Merit

All posts tagged Merit

How to Help A Dying Person From Moving On To a Better Next Life!

Published Marso 3, 2017 by jptan2012

Today’s post has something to do with reincarnation. I decided to write about this because of a recent incident that I shall share with you in the next few days.

Anyway, all of us commute to work, school, meetings, malls, restaurant, etc. And we travel, some daily some not as often but all of us will be on the road at some point in our life.

When on the road, there are times that we will encounter an accident or see an accident. It’s degree of severity may vary but when we see a grave accident with people who are hurt and are about to die or has died, it will be very well for us to help them realized they’re dead so that they can easily enter samsara or move on to the next life again.

How do we do this?

For Buddhist who knows how to take refuge, mentally do it for the dying person or for the one who died. Take the refuge, and mentally say that the merit is given to those who are involved in the accident.

Chanting some mantras and imagining its energies becoming a purple ball of fire, then you mentally throwing to the dying or newly dead should help.

The mantras that you should recite are the following (please do this in the same order as it is written):

  1. OM AMI DEWA HRIH (7X)
  2. OM MUNI MUNI MAHA MUNI YE SOHA (7X)
  3. TADYATHA OM BHEKANDZYE BHEKANDZYE MAHA BHEKNADZYE RADZA SAMUGATE SOHA (7X)
  4. OM MANI PADME HUM (3X)
  5. OM AH KSITIGARBHA THALENG HUM (3X)
  6. OM VAJRAPANI HUM (3X)
  7. TADYATHA OM GATE GATE PARAGATE PARASAMGATE BODHI SOHA (7X)

While chanting the mantras slowly imagine that the mantras are becoming a ball of purple fire or energy. After you’ve finished chanting imagine it being thrown to the dying person or to those who just died. This will help their consciousness recognized that they just died or are dying.

In Buddhism also chanting loudly the mantras of the Buddhas and Bodhisattvas will help the person attain a better next life.

If you have the Vajrapani Ruel(1) or Surangama Mantra Amulet(1), you can also put it on their chest or forehead, if the relatives or the authorities allowed you to do it, or at the very least pass it over them three times.

If you have the Vajrapani Ruel(2) and can’t remember all the mantras to chant, and does not feel comfortable approaching the dying person, hold it on your receiving hand (if you are right handed your receiving hand is your left hand and vice versa), and then chant OM VAJRAPANI HUM, while chanting imagine the energy coming from the Vajrapani Ruel(3) then slowly let it flow through your arms to your chest to move to your giving hand (which is your other hand) and then raise your giving hand, much like praying over somebody, then imagine the energy going to the dying person or newly dead one and let it’s energy clean it’s consciousness (or soul).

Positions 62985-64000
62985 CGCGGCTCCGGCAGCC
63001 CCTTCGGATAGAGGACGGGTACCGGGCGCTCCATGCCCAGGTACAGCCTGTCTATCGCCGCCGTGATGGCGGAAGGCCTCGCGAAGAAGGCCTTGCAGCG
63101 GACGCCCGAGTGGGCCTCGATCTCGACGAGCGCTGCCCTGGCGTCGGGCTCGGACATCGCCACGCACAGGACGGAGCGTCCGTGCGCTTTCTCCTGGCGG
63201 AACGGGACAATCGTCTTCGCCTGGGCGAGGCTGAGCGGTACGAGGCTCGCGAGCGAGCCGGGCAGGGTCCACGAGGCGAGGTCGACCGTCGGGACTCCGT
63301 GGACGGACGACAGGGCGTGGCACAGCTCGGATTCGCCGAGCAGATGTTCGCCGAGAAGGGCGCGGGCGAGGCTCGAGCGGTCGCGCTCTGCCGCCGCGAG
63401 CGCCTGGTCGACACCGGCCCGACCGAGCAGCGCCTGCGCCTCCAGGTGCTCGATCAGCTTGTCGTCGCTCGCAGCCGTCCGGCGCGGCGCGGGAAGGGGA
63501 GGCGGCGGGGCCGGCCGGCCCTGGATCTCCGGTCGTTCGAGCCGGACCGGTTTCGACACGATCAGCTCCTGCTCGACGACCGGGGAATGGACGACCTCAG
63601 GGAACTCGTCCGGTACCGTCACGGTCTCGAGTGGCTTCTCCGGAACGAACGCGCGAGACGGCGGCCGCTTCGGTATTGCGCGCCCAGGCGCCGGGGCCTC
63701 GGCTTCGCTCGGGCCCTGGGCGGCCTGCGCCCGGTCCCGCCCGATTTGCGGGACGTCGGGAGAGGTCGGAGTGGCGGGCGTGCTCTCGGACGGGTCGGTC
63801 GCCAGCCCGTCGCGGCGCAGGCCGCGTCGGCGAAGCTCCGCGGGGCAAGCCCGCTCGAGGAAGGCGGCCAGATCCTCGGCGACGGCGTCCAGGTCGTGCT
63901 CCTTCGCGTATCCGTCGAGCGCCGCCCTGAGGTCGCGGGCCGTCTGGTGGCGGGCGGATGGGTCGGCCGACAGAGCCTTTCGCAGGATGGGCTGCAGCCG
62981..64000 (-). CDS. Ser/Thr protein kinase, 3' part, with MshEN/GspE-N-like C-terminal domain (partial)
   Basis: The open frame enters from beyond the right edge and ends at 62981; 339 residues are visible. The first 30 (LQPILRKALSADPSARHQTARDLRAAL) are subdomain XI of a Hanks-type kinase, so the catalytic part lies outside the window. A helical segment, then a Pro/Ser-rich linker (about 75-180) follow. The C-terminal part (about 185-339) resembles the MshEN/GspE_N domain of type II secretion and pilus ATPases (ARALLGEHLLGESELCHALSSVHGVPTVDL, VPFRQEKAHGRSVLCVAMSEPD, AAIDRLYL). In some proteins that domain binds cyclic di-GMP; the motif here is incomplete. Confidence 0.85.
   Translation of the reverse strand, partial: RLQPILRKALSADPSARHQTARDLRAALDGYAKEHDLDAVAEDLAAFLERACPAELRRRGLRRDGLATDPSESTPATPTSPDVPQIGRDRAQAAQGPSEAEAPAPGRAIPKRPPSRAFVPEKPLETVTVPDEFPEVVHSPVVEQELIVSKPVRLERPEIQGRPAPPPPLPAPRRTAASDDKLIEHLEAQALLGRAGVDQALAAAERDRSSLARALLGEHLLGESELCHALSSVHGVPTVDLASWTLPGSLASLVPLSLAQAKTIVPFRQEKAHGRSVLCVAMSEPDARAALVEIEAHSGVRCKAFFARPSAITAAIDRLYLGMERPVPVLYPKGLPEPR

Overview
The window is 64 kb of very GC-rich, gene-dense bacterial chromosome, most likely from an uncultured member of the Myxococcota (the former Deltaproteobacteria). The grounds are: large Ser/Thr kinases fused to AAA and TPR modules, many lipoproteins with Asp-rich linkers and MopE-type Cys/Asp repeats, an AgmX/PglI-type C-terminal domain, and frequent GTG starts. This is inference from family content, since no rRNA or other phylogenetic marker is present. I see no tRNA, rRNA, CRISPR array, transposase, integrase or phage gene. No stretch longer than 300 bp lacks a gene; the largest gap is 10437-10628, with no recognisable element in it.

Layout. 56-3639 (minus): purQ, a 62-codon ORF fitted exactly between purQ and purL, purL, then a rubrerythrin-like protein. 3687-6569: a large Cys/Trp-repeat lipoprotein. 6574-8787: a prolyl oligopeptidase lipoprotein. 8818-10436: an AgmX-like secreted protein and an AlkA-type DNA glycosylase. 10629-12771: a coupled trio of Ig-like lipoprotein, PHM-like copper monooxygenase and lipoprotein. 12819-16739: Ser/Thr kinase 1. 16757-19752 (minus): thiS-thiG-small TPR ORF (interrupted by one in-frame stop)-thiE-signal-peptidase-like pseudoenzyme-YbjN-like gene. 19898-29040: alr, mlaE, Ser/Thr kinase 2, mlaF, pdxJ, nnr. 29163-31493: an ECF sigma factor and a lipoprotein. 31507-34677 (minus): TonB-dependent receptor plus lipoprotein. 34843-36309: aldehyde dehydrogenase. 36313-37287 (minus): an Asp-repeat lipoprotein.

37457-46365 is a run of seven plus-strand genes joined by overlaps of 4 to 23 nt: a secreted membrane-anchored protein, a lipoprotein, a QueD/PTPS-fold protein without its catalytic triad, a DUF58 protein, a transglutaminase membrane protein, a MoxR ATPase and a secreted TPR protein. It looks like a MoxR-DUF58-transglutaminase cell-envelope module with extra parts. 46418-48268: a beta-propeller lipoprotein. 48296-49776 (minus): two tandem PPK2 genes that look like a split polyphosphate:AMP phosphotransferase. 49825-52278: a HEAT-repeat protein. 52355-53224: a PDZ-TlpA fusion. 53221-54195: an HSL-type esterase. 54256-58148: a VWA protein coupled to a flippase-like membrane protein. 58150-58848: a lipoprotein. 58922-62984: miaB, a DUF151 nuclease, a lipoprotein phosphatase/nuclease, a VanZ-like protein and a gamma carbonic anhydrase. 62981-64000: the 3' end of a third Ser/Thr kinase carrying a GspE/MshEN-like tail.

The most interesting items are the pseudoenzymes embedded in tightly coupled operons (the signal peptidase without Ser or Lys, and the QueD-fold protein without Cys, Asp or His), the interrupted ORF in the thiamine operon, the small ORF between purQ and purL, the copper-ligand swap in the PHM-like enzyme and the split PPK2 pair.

Wouldn’t it by doing this we are assuming that the person is dying (if not yet dead)? Yes it would, but the good thing doing this will cleanse its consciousness but it is also a healing act. They need the burst of energy and it might jolt them back to life.

I’m quite sure that a lot of you will be worried that by doing this the consciousness of the person might go after you, and you might attract the negative chi that cause the accident. By simply chanting the mantras, even if it is for them, you are already protecting yourself. And remember, there is no bad thing that will come out from a good thing.

For questions, comments, and suggestions please email sanaakosirickylee@gmail.com

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SIMPLE RULE IN LIGHTING INCENSE FOR THE BUDDHAS OR BODHISATTVAS!

Published Hunyo 20, 2016 by jptan2012

KONICA MINOLTA DIGITAL CAMERA

There is a simple rule in lighting incense as an offering for the Buddhas or Bodhisattvas. Treat the incense as something for the Buddha or Bodhisattva, so do not smell its fragrance. When holding it, and incense has a wooden stick at the bottom, then do not hold or touch the incense, simple hold the wooden part.

Never ever offer incense that has fallen off the floor.

Following these simple rules will show your respect to the Buddha or Bodhisattva and it will increase the merit of the act.

What To Do When You Have No Other Choice But to Face Your Bad Direction?

Published Mayo 4, 2016 by jptan2012

All of us have our own four lucky directions and four unlucky directions base on our Kua number, which in turn is base on our birth date. If you are not yet familiar with this I suggest you read the following posts that were written 4 years ago:

It is important that you get to read them first before you read this post for you to understand this article better.

Now the ideal situation is you totally avoid having your house or office face any of your bad directions, or facing your bad direction while working or sleeping. However, in reality we can’t always avoid these directions. If you are a couple, always take note that the head of the family should always face the good directions. But whether you are a couple or single person and you can’t avoid facing your bad directions, please do the following to help temper the effects of the bad direction.